Cardinals tight end Jake Ballard picks 'quality of life' over football
AUG 06, 2014 3:10p ET
"Yesterday, I made the difficult decision to retire from the game of football," Ballard said in a statement that appeared first on Pro Football Talk. "I love this game and have put my heart and soul into it for as long as I can remember. After sustaining a serious knee injury while playing for the New York Giants in the Super Bowl, my body never felt the same.
"Having a quality of life after football is very important to me, and I have witnessed it taken away from others. I will miss the game tremendously, but I am ready for this next chapter in my life.
"It was an honor and a privilege to play for the N.Y. Giants, New England Patriots, and most recently the Arizona Cardinals. I met amazing people from all of my teammates, to opponents, to trainers, to coaches, to owners, and everyone in between. I thank you for allowing me to be a part of your fraternity and I wish you all nothing but success."
The Cardinals officially announced the move about an hour after the initial report surfaced, placing Ballard on the reserve/retrired list.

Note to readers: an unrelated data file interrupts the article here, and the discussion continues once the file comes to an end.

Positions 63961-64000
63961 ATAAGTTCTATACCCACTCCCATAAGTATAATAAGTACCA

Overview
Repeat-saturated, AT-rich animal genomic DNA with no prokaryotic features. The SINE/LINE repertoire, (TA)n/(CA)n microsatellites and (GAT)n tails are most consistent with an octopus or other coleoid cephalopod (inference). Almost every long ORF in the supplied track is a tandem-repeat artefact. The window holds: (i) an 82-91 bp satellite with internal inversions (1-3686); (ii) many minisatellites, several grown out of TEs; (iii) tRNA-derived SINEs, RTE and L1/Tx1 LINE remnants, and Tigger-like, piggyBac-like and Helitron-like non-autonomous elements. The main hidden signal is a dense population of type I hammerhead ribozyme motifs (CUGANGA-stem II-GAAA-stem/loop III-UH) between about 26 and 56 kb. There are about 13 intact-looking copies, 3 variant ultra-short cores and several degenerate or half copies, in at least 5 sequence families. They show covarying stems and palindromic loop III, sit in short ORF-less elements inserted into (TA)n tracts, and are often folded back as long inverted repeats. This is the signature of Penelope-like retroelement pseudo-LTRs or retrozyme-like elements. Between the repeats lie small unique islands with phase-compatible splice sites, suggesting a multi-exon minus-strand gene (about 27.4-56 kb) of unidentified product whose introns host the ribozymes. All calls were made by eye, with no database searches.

Ballard, 26, played four NFL seasons after signing with the Giants as an undrafted free agent in 2010. He started 13 regular-season games and three postseason games for the Giants in 2011 but tore an ACL during New York's Super Bowl XLVI win over the New England Patriots.
He appeared in eight games for the Cardinals last season, catching seven passes for 75 yards and two touchdowns.
Ballard was expected to be one of the four tight ends to make the roster out of camp, along with John Carlson, 2014 draft pick Troy Niklas and Rob Housler. On the team's preliminary depth chart, Ballard was listed as a starter, along with Carlson. His blocking ability made him an an attractive option for coach Bruce Arians. His retirement opens up an opportunity for converted basketball player Darren Fells, whom Arians has praised during camp for his physicality and his hands.
Fells insisted Ballard's retirement won't change his approach in camp.
"Anything can happen. Someone else can come in and take my spot," he said. "It doesn't change my mindset on anything. I'm still going to go out there and do what I can; try to give my best every time I'm out there."
The Cardinals also have Andre Hardy in camp and it is possible they could sign another tight end once camp cuts begin and players become available.
The biggest winner in Ballard's retirement may be second-round pick Troy Niklas, who has nearly recovered from a broken hand suffered in offseason workouts. Neither Carlson nor Housler is a great blocker -- a skill prized by Arians -- so Niklas (6-6, 270) could land a much bigger role.